The good folks who sell plywood and/or glass had this day circled on their calendars months ago. Today Johannes Mehserle, the ex-BART cop convicted of involuntary manslaughter for shooting dead unarmed passenger Oscar Grant, learned how long it would take to repay his debt to society.
Following a long, emotional hearing in which Grant's family pleaded for Mehserle to receive the maximum, 14-year sentence and the former cop tearfully pleaded for the opposite, Judge Robert Perry laid down the law: Two years, with 292 days as time served*. This is the lightest sentence Perry could have handed down.
Perry had earlier voiced "serious concerns" over the gun enhancement that could have added an additional 10 years to Mehserle's sentence. "It's
clear beyond any doubt Mehserle used a gun. But if he honestly
believed he had a Taser in his hand, then he did not intend to shoot a
gun," the judge said earlier this morning.
The gun enhancement charge, it turns out, was dismissed -- and a new trial will be held solely regarding gun enhancement.
A number of Downtown Oakland merchants prepared for today's verdict by boarding up their stores. That city is on high alert for potential trouble in the wake of today's sentencing.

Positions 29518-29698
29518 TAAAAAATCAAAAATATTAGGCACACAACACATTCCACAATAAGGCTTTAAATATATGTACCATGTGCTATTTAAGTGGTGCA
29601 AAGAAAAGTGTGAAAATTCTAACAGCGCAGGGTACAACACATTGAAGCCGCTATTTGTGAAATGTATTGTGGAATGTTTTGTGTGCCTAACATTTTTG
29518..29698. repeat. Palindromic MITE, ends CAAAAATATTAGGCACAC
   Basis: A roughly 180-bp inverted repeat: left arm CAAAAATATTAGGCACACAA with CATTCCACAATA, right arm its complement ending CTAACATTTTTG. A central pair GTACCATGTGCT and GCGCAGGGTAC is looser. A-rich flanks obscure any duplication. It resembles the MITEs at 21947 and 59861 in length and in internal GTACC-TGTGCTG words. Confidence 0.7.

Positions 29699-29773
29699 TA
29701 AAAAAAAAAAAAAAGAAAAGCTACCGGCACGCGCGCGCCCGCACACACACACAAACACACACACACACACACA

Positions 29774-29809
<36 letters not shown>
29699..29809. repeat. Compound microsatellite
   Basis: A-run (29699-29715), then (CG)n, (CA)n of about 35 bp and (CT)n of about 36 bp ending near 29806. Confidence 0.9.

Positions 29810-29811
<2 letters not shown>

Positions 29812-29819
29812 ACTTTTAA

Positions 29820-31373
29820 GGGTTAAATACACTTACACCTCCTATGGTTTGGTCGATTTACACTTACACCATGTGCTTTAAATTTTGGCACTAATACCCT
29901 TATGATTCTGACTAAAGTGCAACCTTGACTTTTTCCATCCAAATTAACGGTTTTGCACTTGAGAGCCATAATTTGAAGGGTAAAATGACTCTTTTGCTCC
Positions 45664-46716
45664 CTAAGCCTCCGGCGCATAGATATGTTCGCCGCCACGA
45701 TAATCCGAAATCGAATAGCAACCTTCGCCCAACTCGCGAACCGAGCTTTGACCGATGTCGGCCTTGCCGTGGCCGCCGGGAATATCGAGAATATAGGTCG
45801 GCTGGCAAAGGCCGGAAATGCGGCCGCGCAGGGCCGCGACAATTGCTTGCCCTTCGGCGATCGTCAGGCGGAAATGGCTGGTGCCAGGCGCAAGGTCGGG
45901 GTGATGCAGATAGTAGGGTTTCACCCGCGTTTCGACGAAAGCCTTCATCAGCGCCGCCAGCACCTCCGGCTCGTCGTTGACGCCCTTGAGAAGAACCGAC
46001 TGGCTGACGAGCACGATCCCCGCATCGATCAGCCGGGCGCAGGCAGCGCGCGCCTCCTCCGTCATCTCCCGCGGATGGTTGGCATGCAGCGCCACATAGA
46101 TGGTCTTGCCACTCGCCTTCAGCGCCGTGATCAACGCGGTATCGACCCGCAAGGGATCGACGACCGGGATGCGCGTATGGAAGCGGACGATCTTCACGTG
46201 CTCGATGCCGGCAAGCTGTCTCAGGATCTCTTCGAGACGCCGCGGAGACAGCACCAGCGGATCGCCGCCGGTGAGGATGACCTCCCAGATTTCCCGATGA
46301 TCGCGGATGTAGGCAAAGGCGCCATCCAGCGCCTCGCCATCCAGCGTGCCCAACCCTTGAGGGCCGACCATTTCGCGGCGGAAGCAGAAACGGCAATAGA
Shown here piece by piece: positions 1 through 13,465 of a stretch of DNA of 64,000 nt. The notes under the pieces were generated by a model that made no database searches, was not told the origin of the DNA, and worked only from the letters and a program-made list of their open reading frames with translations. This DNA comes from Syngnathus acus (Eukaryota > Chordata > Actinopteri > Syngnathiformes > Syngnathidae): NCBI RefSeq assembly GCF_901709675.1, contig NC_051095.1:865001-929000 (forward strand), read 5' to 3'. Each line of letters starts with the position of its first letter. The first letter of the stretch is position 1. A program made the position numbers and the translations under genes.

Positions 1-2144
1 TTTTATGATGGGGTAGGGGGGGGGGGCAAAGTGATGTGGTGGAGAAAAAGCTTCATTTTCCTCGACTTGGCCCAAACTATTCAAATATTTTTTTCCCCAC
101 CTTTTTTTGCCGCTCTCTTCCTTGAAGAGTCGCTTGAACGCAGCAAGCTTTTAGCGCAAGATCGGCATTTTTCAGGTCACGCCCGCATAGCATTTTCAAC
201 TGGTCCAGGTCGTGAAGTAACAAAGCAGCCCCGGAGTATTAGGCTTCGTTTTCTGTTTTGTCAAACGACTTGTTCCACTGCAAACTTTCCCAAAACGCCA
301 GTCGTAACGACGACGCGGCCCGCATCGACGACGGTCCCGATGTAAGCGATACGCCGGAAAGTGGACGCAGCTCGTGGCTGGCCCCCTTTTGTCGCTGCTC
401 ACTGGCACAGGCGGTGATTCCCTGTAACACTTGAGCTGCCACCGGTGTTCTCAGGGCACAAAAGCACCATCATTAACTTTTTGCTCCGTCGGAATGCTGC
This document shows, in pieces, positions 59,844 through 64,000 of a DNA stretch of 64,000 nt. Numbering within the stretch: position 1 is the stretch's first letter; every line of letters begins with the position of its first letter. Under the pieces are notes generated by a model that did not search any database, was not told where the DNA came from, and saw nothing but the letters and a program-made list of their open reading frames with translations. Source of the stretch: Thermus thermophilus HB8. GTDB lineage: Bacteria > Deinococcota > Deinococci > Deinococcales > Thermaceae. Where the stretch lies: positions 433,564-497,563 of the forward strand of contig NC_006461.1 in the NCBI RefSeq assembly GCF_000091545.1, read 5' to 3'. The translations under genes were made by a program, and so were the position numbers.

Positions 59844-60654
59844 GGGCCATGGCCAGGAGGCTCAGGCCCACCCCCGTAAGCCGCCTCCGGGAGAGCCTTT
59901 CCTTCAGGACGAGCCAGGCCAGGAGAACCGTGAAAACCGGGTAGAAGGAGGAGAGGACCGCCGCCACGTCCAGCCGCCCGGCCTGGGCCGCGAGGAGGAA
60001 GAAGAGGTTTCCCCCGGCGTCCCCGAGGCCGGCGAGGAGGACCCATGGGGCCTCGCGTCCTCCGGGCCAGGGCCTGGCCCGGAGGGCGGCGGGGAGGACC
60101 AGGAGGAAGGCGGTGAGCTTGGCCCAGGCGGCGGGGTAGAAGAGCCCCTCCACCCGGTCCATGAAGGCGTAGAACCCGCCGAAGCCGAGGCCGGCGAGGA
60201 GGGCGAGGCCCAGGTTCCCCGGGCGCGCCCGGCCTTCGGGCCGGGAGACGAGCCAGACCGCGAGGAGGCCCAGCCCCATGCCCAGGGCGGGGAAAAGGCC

The reaction following the July ruling that Mehserle was guilty of involuntary manslaughter was largely peaceful -- until darkness descended upon the city and several hundred violent looters smashed windows, hurled objects at police, and lit fires. That spate of destruction led to 78 arrests -- with many of the offenders hailing from out of town.
It remains to be seen what the man on the street -- and the angry man on the street -- will make of this short sentence.
*Earlier reports pegged Mehserle's time served as 146 or 180 days.
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